The great variety of Taste, as well as of opinion, which prevails in the world, is too obvious not to have fallen under every one's observation. Men of the most confined knowledge are able to remark a difference of taste in the narrow circle of their acquaintance, even where the persons have been educated under the same government, and have early imbibed the same prejudices. But those, who can enlarge their view to contemplate distant nations and remote ages, are still more surprised at the great inconsistence and contrariety. We are apt to call barbarous whatever departs widely from our own taste and apprehension: But soon find the epithet of reproach retorted on us. And the highest arrogance and self-conceit is at last startled, on observing an equal assurance on all sides, and scruples, amidst such a contest of sentiment, to pronounce positively in its own favour.
As this variety of taste is obvious to the most careless enquirer; so will it be found, on examination, to be still greater in reality than in appearance. The sentiments of men often differ with regard to beauty and deformity of all kinds, even while their general discourse is the same. There are certain terms in every language, which import blame, and others praise; and all men, who use the same tongue, must agree in their application of them. Every voice is united in applauding elegance, propriety, simplicity, spirit in writing; and in blaming fustian, affectation, coldness and a false brilliancy: But when critics come to particulars, this seeming unanimity vanishes; and it is found, that they had affixed a very different meaning to their expressions. In all matters of opinion and science, the case it opposite: The difference among men is there oftener found to lie in generals than in particulars; and to be less in reality than in appearance. An explanation of the terms commonly ends the controversy; and the disputants are surprised to find, that they had been quarreling, while at bottom they agreed in their judgment.
Those who found morality on sentiment, more than on reason, are inclined to comprehend ethics under the former observation, and to maintain, that, in all questions, which regard conduct and manners, the difference among men is really greater than at first sight it appears. It is indeed obvious, that writers of all nations and all ages concur in applauding justice, humanity, magnanimity, prudence, veracity; and in blaming the opposite qualities. Even poets and other authors, whose compositions are chiefly calculated to please the imagination, are yet found, from HOMER down to FENELON, to inculcate the same moral precepts, and to bestow their applause and blame on the same virtues and vices. This great unanimity is usually ascribed to the influence of plain reason; which, in all these cases, maintains similar sentiments in all men, and prevents those controversies, to which the abstract sciences are so much exposed. So far as the unanimity is real, this account may be admitted as satisfactory: But we must also allow that some part of the seeming harmony in morals may be accounted for from the very nature of language. The word virtue, with its equivalent in every tongue, implies praise; as that of vice does blame: And no one, without the most obvious and grossest impropriety, could affix reproach to a term, which in general acceptation is understood in a good sense; or bestow applause, where the idiom requires disapprobation. HOMER's general precepts, where he delivers any such will never be controverted; but it is obvious, that, when he draws particular pictures of manners, and represents heroism in ACHILLES and prudence in ULYSSES, he intermixes a much greater degree of ferocity in the former, and of cunning and fraud in the latter, than FENELON would admit of . The sage ULYSSES in the GREEK poet seems to delight in lies and fictions; and often employs them without any necessity or even advantage: But his more scrupulous son, in the FRENCH epic writer, exposes himself to the most imminent perils, rather than depart from the most exact line of truth and veracity.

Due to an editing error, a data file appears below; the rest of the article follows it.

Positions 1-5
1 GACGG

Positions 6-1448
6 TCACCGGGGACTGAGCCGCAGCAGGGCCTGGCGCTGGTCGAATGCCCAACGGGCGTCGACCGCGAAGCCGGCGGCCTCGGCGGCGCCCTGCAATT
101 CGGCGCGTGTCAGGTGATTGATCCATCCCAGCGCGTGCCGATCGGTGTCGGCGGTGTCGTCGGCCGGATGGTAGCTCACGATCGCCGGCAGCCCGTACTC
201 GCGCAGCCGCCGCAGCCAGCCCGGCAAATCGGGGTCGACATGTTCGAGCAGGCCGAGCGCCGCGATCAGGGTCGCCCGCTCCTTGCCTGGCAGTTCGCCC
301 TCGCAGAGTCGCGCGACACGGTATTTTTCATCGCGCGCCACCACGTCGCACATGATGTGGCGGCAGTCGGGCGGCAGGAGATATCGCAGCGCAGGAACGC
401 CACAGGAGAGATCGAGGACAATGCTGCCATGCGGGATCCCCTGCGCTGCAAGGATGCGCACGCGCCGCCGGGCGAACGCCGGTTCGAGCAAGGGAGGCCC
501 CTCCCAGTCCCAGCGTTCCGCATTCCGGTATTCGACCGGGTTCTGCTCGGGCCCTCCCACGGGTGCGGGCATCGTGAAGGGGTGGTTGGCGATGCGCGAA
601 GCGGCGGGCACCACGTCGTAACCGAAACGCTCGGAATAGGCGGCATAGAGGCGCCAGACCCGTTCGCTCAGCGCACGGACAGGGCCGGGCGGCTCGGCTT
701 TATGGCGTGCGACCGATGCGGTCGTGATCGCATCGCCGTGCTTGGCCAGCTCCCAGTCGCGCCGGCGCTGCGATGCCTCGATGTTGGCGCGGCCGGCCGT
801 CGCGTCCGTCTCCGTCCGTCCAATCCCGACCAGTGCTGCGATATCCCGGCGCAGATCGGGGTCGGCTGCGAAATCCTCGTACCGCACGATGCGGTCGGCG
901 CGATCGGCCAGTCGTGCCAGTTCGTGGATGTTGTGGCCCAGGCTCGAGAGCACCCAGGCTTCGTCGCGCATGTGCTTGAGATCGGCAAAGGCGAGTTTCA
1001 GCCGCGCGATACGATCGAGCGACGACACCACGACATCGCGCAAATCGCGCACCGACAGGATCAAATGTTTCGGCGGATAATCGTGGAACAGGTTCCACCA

The admirers and follows of the ALCORAN insist on the excellent moral precepts interspersed throughout that wild and absurd performance. But it is to be supposed, that the ARABIC words, which correspond to the ENGLISH, equity, justice, temperance, meekness, charity, were such as, from the constant use of that tongue, must always be taken in a good sense; and it would have argued the greatest ignorance, not of morals, but of language, to have mentioned them with any epithets, besides those of applause and approbation. But would we know, whether the pretended prophet had really attained a just sentiment of morals? Let us attend to his narration; and we shall soon find, that he bestows praise on such instances of treachery, inhumanity, cruelty, revenge, bigotry, as are utterly incompatible with civilized society. No steady rule of right seems there to be attended to; and every action is blamed or praised, so far only as it is beneficial or hurtful to the true believers.
The merit of delivering true general precepts in ethics is indeed very small. Whoever recommends any moral virtues, really does no more than is implied in the terms themselves. That people, who invented the word charity, and use it in a good sense, inculcated more clearly and much more efficaciously, the precept, be charitable, than any pretended legislator or prophet, who should insert such a maxim in his writings. Of all expressions, those, which, together with their other meaning, imply a degree either of blame or approbation, are the least liable to be perverted or mistaken.
It is natural for us to seek a Standard of Taste; a rule, by which the various sentiments of men may be reconciled; at least, a decision, afforded, confirming one sentiment, and condemning another.